like i said it is hard to get a good datalog around where i am cause its all mountain. still though, the fact is that the dam is too low and it either needs to learn the tune or i have a problem under the hood. the log i have posted is a 3rd gear wot pull to about 4800 rpm, its the best i could do with the road i had, eventually i will get a better log when i find some decent road. oh and btw i can tell u it is a REAL cobb stage 1 93 oct tune i assure u. i suspect i have a mechanical problem due to the lag and the dam not "learning" fast enough. if u cant help dont post.

boo-key bear 10-16-2013 05:16 PM

[quote=pzr2874;375169]^you need a real log to post. [/quote]

Would a log at idle help to begin diagnosing his problem since the dam is low and that happens in vacuum as well as boost? Kinda like a starting point for diagnosis.

pzr2874 10-16-2013 05:54 PM

[quote=thekamikaze kid;375313]like i said it is hard to get a good datalog around where i am cause its all mountain. still though, the fact is that the dam is too low and it either needs to learn the tune or i have a problem under the hood. the log i have posted is a 3rd gear wot pull to about 4800 rpm, its the best i could do with the road i had, eventually i will get a better log when i find some decent road. oh and btw i can tell u it is a REAL cobb stage 1 93 oct tune i assure u. i suspect i have a mechanical problem due to the lag and the dam not "learning" fast enough. if u cant help dont post.[/quote]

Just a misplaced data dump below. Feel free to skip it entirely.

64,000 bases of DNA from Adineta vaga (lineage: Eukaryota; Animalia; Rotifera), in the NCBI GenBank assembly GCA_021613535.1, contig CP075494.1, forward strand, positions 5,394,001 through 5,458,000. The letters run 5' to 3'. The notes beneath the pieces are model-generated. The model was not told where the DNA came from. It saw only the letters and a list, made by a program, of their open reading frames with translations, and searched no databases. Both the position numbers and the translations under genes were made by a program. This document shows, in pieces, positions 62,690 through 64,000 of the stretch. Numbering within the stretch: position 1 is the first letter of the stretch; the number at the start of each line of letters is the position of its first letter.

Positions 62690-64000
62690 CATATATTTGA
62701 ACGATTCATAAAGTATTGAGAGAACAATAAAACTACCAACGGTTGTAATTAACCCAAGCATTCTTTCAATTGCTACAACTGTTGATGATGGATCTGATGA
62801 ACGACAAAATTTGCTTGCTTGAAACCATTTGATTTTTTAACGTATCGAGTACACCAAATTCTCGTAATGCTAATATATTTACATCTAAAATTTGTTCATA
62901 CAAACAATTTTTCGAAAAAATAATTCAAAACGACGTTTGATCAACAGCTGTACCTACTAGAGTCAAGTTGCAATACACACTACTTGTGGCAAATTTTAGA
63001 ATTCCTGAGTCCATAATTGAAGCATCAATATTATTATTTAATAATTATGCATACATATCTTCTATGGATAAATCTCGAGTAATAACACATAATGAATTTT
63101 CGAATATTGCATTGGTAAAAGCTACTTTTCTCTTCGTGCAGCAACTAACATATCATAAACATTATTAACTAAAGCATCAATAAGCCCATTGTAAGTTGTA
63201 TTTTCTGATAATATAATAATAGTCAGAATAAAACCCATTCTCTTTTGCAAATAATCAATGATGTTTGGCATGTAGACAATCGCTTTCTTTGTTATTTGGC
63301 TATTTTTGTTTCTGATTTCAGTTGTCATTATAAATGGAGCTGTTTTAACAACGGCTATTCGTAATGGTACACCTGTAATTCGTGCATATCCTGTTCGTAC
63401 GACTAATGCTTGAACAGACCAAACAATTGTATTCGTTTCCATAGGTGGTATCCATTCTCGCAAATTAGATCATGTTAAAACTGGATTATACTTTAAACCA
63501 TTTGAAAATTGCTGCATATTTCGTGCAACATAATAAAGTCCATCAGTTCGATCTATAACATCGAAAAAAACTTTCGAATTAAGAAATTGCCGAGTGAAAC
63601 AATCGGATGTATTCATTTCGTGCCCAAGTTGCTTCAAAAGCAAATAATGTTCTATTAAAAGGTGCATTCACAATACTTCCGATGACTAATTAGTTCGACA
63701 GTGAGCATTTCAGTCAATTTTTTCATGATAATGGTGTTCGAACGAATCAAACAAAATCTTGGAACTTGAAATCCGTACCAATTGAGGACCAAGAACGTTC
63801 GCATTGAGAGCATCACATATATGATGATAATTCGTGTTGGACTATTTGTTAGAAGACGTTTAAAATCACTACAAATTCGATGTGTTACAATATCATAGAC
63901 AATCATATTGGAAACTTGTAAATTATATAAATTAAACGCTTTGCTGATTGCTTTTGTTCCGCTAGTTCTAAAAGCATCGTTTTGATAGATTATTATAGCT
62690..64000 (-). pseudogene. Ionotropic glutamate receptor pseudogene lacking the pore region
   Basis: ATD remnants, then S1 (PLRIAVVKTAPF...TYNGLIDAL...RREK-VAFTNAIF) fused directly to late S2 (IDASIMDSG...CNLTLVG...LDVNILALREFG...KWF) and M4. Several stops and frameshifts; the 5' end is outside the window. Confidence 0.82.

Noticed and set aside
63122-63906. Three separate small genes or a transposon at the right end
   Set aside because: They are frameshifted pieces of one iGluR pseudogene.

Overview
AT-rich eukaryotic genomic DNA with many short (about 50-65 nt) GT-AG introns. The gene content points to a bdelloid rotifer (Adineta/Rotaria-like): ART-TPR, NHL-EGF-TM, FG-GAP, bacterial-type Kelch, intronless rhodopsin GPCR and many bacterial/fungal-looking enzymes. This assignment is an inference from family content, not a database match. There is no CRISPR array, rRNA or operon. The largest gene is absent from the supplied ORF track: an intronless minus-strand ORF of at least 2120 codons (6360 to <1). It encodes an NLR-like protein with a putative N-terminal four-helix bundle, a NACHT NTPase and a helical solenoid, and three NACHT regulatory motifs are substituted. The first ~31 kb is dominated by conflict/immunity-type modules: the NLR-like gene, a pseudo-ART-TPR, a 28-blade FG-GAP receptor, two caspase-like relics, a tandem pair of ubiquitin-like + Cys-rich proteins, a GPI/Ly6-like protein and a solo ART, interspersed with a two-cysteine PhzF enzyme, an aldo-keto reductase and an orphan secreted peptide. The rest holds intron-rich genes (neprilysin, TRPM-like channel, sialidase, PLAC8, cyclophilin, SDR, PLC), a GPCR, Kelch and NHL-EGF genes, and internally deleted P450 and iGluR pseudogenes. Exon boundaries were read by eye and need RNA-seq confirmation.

Touche young padawan..... I can in fact help you. But throwing that log up on several threads will not change anything.

I helped in the last thread... and you continue to throw that shit up.

Buck up and get a real log or jump on a dyno.

As far as logging at idle, I haven't a clue. A 3rd gear log is short as it is. Need to see the AFR's during the entire WOT 3rd gear pull from 2800ish - close to redline.

thekamikaze kid 10-16-2013 06:38 PM

ill try to get one up next week.

thekamikaze kid 10-20-2013 08:39 PM

im taking it in on tuesday, after talking with my mechanic i believe thaty it is a wastegate problem and that is the reason the ecu isnt learning the dam. ill post back with the results. i think the log is long enough for at least that diagnosis.